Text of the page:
Simply put, organic growth is business growth achieved internally. It doesn't involve buying up similar companies to eliminate your competition, making sales growth more attainable. Here are three strategies to help you achieve your business growth goals.
Organic growth strategies
- Optimize your current processes
An excellent place to start when looking to grow your business from within is examining your current processes. Inefficient business processes can cost a company money in different ways:
- Efficiency is an essential element for organic growth. Where can you add resources? Can you add funding or employees to increase efficiency? By reviewing and auditing your operations, you can uncover deficiencies that can be detrimental to growth.
- Slow-running processes can cause delays in production or shipping. This delay is passed on to customers who have to wait longer for their product. Unsatisfied customers stop buying your products or using your services and can lead to negative online reviews.
- Add or expand your products and services
Adding new products or services is probably the most obvious way to grow your business. Here are some things to consider:
- When adding a new product or service line, make sure to do your due diligence and perform a thorough cost analysis.
- Spend time doing market research before adding a new product or service. Is there a demand for it? How large is the demographic the new product/service will target? How much competition is there for this type of product/service? These are questions that will need answering to forecast your sales growth in this area. You may read this article, https://delighted.com/blog/how-to-measure-and-track-product-market-fit to help you with your market research.
- Make sure you can price your new product/service competitively. Research similar products and services, find out what they offer, and see if you're able to set a price that will pique potential customers' interest.
- Reallocate resources to areas in need
Take a look at your resource allocations and identify where resources are being used and your ROI (return on investment). Some things to consider:
Build and add value to your business
- Are you continually putting resources into a failing product or service, hoping it will "spring to life"? If you have older products or services that aren't performing as you would expect, determine ways to improve the product/service. Compare the cost of improvements to sales projections to see if this makes sense. If your ROI isn't what you want, it may be time to move on from these older products/services and use resources elsewhere.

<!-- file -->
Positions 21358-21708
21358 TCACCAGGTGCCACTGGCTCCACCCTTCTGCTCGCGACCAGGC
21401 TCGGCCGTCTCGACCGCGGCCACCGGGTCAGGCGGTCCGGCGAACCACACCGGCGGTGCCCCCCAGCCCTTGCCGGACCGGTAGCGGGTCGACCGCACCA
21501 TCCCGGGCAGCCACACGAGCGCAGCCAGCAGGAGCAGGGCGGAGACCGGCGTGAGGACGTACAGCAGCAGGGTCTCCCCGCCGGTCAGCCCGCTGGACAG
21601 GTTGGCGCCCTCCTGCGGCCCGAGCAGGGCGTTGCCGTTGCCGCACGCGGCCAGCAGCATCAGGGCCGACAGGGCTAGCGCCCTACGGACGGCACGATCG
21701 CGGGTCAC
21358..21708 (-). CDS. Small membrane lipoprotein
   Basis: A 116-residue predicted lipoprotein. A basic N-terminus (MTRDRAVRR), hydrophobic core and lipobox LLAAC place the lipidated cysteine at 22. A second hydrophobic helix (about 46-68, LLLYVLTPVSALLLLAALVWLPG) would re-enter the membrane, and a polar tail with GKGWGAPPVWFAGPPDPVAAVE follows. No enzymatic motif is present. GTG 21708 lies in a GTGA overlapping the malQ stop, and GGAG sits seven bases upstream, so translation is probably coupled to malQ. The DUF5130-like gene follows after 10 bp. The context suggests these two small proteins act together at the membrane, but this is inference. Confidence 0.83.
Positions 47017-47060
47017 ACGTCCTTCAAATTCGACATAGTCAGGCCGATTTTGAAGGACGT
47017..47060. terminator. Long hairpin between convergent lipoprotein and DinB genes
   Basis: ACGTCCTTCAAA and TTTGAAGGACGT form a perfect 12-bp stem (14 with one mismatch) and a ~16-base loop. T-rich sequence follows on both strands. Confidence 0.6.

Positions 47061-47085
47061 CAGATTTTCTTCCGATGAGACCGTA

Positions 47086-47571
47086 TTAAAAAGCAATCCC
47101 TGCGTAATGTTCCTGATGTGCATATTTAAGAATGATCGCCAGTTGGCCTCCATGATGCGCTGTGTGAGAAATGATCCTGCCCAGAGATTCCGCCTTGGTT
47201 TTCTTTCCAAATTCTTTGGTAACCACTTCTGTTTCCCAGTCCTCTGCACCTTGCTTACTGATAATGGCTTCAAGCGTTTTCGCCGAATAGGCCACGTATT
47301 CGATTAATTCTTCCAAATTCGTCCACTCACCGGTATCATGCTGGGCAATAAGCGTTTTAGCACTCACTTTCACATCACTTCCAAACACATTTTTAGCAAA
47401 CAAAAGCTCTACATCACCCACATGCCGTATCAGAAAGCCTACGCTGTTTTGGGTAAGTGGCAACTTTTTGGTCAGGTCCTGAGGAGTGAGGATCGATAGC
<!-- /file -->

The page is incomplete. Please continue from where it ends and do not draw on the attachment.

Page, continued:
- Determine if some year-round products only sell well during certain times of the year. Consider altering your production schedule to match peak sales for these products, allowing you to reallocate resources from this product line during slow times to other products/services that perform well throughout the year.
The benefits of growing your business don't stop at (hopefully) higher profits. If done right, your business value will increase as you grow.
The Value Builder System™ is an excellent tool for business owners as it gives you a current assessment of your business and offers advice for how to increase your company's value. The eight key value drivers include:
Taking a holistic look at where your company value is currently will help you determine areas you can improve on.
Take your business personally
Think of your business as a living thing. Just like your body, you want to make sure you are taking care of it by watching what you eat (resource allocation) and exercising regularly to stay healthy (ROI). If you experience pain, you find ways to treat the problem. The same goes for running a business. If you have a problem area or something that prevents your business from growing, you need to identify it and find a solution. Growing your business and staying healthy both require patience and intelligent decision-making.
Take a look in your "business" mirror and see where you can use the strategies above to grow your company organically. Your business will thank you for it!
Ready to get started on your growth strategy? Start here.
- Financial Performance
- Growth Potential
- Working Capital
- The Hierarchy of Recurring Revenue
- The Monopoly of Control
- Customer Satisfaction
- Management Depth.
If you have any questions about how SVA can assist your business, please contact the author